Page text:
Mona stood on her toes to squint over the dark horizon, where groups of tall and shining torches made their way towards Vitas Noct as well.

The other clans.

Mona recognized the fanged flag of the Rattler Clan, the purple banners of the Vulture Clan, and if she squinted, she could even make out the standard of the Coyotes, orange and bright.

Her clan finally reached the gates. Mona tilted her head upwards until her neck hurt. Were the tips of the walls not marked with blazing light, she would not have known the difference between wall and sky.

When Mona's dark eyes were level again, they met bright green ones, accompanied by a familiar grin.

"East," Mona greeted. "How did you get away from your parents?"

"I have two brothers and two sisters," he shrugged. "Sometimes they have trouble keeping track of us all."

They walked on, alongside Mona's grandmother, whose snores had yet to wane.

It was another mile before the clans crossed the outer fortifications of Vitas Noct. By now, the Clan of Talons was joined by others, and there was much mingling between clans.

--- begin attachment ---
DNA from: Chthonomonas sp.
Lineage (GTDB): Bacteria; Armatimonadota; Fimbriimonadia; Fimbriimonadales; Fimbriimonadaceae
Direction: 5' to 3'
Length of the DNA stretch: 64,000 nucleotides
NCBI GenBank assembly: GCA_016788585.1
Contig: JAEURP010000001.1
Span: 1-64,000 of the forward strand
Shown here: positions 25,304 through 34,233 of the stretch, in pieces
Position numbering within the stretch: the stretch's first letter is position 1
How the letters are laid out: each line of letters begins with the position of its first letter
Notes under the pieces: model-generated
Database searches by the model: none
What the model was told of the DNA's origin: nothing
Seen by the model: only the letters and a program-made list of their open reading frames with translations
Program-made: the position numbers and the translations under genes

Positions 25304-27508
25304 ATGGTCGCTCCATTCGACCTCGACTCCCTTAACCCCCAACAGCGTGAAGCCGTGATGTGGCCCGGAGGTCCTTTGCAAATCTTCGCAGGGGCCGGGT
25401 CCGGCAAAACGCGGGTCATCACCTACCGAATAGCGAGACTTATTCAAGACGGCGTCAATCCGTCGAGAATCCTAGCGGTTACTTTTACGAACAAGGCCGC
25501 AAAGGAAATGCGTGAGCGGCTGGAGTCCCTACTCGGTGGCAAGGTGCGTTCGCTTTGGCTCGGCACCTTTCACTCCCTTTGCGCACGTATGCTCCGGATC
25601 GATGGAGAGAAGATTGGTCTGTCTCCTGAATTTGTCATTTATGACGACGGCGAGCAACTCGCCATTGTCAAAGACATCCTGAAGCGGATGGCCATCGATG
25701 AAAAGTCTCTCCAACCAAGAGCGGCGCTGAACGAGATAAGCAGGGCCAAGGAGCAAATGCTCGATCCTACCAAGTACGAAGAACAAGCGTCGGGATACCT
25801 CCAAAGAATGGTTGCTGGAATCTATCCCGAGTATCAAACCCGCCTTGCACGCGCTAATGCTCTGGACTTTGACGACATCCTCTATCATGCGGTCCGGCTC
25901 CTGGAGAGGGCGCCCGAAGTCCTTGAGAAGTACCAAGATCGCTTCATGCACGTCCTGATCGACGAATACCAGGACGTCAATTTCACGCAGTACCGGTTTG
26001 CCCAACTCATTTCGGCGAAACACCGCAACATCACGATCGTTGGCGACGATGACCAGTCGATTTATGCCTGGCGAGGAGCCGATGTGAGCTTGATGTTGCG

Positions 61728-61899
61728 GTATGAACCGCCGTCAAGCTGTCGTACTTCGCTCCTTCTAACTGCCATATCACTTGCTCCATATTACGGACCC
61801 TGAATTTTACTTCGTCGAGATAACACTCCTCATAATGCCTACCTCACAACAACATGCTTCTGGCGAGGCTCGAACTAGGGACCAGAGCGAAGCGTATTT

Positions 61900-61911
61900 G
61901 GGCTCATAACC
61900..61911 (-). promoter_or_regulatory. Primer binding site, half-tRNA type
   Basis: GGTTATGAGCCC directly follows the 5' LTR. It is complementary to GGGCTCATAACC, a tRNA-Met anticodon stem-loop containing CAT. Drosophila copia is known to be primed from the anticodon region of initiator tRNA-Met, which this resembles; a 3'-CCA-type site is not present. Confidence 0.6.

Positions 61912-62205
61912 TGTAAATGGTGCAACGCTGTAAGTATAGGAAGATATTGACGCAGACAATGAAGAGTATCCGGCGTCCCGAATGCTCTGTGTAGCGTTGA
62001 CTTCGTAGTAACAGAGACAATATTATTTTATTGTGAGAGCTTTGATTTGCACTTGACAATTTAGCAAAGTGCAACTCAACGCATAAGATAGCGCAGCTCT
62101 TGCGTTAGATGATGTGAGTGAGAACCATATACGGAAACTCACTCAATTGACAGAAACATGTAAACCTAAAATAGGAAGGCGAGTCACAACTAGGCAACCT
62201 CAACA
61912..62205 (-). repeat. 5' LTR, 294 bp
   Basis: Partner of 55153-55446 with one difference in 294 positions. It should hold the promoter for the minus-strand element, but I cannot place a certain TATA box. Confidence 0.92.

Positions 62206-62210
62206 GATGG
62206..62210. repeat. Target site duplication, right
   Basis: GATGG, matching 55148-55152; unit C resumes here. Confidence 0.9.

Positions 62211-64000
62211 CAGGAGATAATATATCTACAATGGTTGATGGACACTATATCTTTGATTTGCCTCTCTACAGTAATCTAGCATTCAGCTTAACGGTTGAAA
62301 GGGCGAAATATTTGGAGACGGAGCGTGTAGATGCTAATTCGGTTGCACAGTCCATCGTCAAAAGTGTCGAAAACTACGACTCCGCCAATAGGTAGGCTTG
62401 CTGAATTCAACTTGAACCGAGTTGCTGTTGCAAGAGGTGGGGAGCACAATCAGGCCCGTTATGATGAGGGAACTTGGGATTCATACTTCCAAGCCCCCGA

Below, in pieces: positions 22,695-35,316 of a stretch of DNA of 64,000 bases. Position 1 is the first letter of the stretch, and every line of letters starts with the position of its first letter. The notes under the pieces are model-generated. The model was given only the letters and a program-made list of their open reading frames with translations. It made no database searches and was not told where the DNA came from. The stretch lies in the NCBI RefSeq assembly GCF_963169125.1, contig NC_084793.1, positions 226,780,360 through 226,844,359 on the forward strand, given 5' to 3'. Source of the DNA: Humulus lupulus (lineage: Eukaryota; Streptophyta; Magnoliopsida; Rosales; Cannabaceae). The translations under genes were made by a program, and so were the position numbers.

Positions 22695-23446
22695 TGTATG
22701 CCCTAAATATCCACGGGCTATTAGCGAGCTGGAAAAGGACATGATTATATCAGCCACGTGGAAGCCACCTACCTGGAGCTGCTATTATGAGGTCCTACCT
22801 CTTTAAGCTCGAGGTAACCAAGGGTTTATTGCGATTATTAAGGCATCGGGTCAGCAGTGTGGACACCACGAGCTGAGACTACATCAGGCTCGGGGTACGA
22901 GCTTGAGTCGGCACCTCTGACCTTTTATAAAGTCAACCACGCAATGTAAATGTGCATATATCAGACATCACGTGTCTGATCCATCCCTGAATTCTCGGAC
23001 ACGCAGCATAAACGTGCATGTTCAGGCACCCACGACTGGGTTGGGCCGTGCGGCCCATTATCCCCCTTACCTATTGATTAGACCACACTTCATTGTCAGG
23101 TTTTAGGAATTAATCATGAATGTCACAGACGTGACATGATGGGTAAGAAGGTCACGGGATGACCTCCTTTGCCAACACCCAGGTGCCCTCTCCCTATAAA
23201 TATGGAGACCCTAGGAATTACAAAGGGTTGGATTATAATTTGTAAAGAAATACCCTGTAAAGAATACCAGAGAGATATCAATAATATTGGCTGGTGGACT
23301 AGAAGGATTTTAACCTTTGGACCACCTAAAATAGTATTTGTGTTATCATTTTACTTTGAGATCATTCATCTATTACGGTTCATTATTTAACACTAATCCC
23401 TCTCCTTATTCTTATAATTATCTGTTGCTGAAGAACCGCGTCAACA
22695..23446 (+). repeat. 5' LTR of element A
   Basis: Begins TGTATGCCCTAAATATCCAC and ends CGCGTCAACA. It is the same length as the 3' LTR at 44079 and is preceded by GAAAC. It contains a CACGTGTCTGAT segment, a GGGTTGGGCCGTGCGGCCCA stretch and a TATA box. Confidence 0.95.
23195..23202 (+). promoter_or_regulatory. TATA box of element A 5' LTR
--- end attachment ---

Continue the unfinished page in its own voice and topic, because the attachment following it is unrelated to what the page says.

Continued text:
There was one final wall between the clans and the Principalia, the center spiral of residency in Vitas Noct—the area where the Royals lived. This wall stood lower than the others, and East pointed eagerly at the tip of something bright and distant, in the center of Vitas Noct.

"There it is, Mona," he said in awe, "The seat of Sovereign Dusk—The Tower of Ereba."

As in every year, Mona was at a loss for words.

Then, above the gate appeared a small figure, with bright red robes and an even brighter red headpiece. Mona knew the man to be Maester Wise, the Warden of Vitas Noct and an Arbiter for the Feast of Weeks.

"Welcome, Clans of the Symviridia!" his voice pierced the night with inexplicable volume and clarity. "Throughout our lives, Vitas Noct and the Clans receive the Blessing of Sovereign Dusk: night time. Never has His Lordship failed to bestow upon us the vigilant night. Never is the shelter of darkness denied us by Sovereign Dusk. He is our protector, our shield."

A rousing cheer from every clan erupted at the Maester's latest words.

"It is for this reason that we celebrate the Feast of Weeks, here in Vitas Noct, His Lordship's home and seat of everlasting power. It is for this reason we gather—to show Him our thanks for his gift of night, and pray for his future graces. May the Dark shield you and keep you, brothers and sisters of the Symviridia!”